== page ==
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An American in China

Archive for May 22nd, 2011

Chinese Family Plans Meal- China Photo

Posted by w_thames_the_d on May 22, 2011


photo from the washingtonpost.com

( AP ) – Yao Qizhong, right, and his wife, Li Rong, prepare vegetables for dinner at home in Beijing, China.

( AP ) – Yao Qizhong, right, and his wife, Li Rong, prepare vegetables for dinner at home in Beijing, China.

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Rice to Be China’s Next Great Toxic Food?

Posted by w_thames_the_d on May 22, 2011


This is from the chinadaily and ‘chinese expert’s’ hahahahaahahha, say that certain additives are safe. We must remember that some chinese experts-hahhaahah, also said that melamine is not bad either. Anyway, these clows said that certain additives are safe. I think we will see that they are cancerous or hazardous in some way shape or form. Or why else would the government here support them.

chinadaily
In response to media reports questioning the revised National Standard for Food Additives, the Ministry of Health issued a statement on Saturday, saying two additives – sodium diacetate and chitosan – were permissible for rice, and that a thickening agent – sodium starch phosphate – can be used in some rice products, such as rice noodles.

In the statement, Wang Zhutian, deputy director of the Fortified Food Office (FFO) under the Chinese Center for Disease Control and Prevention, said sodium diacetate is a widely used preservative in grain, rice and pastry, and chitosan is a coating agent used in rice. Both can help retain freshness and prevent mildew.

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China’s Horrible Drought- More Photos

Posted by w_thames_the_d on May 22, 2011


Both from chinadaily
Here a mausoleum has been uncovered. It lie beneath the water for hundreds of years but not now. The recent floods have unearthed it.
Drought forces ancient mausoleum above water
The arches and corridors of the royal mausoleum show up. [Photo/Yangzi Evening News]

Weekly Photos: May 16 - 22
A dead tortoise lies on the cracked riverbed of Hanjiang River in Wuhan, Central China’s Hubei province, May 19, 2011. Hanjiang, one of the Yangtze River branches, is being dried up due to a lasting drought. [Photo/Xinhua]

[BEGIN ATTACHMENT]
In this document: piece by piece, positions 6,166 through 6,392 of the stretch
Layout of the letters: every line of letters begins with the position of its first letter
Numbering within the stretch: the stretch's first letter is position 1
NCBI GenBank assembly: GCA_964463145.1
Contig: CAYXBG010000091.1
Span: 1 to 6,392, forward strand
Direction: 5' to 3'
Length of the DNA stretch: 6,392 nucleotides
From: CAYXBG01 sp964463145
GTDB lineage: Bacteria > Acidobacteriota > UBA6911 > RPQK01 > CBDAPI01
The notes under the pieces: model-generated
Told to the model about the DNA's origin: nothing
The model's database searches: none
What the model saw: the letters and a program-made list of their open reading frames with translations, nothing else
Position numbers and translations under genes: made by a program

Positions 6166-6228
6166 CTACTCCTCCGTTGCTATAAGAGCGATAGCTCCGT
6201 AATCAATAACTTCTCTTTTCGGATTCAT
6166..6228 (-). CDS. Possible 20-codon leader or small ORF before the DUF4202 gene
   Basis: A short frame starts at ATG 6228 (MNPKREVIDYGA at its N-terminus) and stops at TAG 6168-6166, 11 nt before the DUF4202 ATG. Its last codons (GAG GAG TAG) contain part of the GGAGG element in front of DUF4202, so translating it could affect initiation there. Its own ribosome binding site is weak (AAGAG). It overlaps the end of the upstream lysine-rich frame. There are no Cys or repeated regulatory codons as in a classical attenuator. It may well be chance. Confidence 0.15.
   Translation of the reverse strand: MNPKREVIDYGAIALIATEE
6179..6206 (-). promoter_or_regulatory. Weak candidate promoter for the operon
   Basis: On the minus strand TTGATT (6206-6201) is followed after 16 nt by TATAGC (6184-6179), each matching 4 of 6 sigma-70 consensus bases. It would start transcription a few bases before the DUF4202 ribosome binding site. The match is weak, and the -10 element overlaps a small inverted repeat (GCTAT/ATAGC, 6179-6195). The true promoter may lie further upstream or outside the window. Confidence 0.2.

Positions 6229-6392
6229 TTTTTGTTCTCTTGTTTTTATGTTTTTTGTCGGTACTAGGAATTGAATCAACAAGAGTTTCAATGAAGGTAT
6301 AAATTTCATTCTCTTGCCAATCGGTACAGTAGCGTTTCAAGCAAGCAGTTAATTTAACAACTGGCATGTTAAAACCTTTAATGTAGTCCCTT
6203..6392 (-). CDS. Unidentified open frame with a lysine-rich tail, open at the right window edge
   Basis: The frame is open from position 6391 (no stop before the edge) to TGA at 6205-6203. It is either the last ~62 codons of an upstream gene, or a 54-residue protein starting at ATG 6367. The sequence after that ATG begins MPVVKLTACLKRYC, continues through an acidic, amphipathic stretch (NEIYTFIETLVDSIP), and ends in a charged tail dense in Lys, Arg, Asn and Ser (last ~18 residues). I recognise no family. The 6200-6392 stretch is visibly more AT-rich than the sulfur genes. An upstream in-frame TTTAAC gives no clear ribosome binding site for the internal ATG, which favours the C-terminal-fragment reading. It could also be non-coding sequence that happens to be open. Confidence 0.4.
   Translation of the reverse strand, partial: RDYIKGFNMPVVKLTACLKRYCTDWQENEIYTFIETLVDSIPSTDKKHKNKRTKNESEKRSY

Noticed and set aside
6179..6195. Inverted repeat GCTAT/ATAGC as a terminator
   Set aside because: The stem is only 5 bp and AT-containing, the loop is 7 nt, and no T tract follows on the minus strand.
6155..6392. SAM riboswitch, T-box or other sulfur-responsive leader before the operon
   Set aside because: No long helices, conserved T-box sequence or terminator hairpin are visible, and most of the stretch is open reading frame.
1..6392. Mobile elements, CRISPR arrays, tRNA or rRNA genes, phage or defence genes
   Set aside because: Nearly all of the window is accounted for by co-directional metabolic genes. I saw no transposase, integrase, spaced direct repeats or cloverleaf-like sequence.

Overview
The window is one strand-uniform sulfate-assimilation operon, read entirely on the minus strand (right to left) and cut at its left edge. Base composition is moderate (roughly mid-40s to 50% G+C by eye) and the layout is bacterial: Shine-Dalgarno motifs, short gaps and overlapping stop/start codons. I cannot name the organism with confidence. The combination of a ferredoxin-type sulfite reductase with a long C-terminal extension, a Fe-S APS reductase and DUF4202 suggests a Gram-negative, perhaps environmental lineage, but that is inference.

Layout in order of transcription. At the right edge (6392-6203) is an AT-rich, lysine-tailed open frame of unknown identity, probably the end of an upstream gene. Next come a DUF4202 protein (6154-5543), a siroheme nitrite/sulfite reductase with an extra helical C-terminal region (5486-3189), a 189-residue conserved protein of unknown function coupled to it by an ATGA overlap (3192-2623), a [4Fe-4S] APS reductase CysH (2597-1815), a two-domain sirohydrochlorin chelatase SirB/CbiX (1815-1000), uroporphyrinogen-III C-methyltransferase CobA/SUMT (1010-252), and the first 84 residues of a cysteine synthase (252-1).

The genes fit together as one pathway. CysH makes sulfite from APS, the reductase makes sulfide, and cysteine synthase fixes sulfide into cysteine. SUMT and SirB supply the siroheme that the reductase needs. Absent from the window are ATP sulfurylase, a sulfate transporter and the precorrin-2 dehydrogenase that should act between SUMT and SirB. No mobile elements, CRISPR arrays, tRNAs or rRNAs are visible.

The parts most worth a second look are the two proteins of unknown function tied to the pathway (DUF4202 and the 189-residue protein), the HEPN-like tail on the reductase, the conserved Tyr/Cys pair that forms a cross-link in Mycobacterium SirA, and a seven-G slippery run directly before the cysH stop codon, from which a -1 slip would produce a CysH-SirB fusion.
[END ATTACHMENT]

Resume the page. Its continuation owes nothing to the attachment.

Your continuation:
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Chinese Brawl over Layoffs

Posted by w_thames_the_d on May 22, 2011


As inflation hits China and layoffs become more prevalent, China will have to decide how to deal with this issue. Common knowledge says that China needs to grow her economy at 10% per year or massiive layoffs will occur. China is fearful of having so many people unemployed and their prediction of a slipping growth rate is not good for moral nor a peaceful society. Here is a case in point…

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Reblog on Chinese Dental Visit- Warning, Happy Ending….

Posted by w_thames_the_d on May 22, 2011


from loadingdata.nl

After sev­eral phone calls and search­ing the inter­net, we found a reli­able hos­pi­tal with a dental-emergency room, shortly after five in the morn­ing my mother-in-law picked us up, and we were on our way (with a bag full of bot­tled water from the fridge) to the Tiantan Hos­pi­tal (The largest cen­ter for clin­i­cal treat­ment, teach­ing and research in neu­rol­ogy in Asia), near the Tem­ple of Heaven.
The logo of the Beijing Stomatological HospitalArriv­ing at the hos­pi­tal close to six, we found the emer­gency room closed. Since there was already a queue wait­ing for the den­tal clinic to open (at seven) they had decided to close the emer­gency room. (It is, after all, a Chi­nese hos­pi­tal) With about fifty peo­ple in front of us, we decided to take the gam­ble and go to the Bei­jing Stom­a­to­log­i­cal Hos­pi­tal out­post near Wang­fu­jing. Luck­ily my mother-in-law could reach one of her col­leagues to secure a spot in the queue, so when we arrived there we had only a hand­ful of peo­ple in front of us.
After reg­is­ter­ing at seven, we again had to wait until eight before the doc­tors started prac­tice. (with a small hick-up, as the doc­tor we reg­is­tered for turned out to be sick) Even­tu­ally I was sec­ond in line for to see one of the top physi­cians and sat in the chair shortly after eight.

continue reading here, its a pretty good story
http://blog.loadingdata.nl/2011/05/emergencies/#more-507

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11,000 Chinese Officials Punished for Corruption in 1.5 Years! How Many Got Away?

Posted by w_thames_the_d on May 22, 2011


More than 11,000 officials have been punished for construction-related graft, dereliction of duty or copyright infringement in the past year and a half,- China’s Ministry of Supervision

My questions are
1- how many officials do they have
2- are any of them clean?

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Reality of Chinese Drivers

Posted by w_thames_the_d on May 22, 2011


from the asiatimes

CHANGSHA, China – With the explosive growth of motor vehicle sales in recent years, traffic accidents in China have also skyrocketed. So much so that the Middle Kingdom has become a world leader in deadly traffic accidents, according to official statistics. Attracting even greater attention from the public, however, is the social injustice behind these traffic accidents.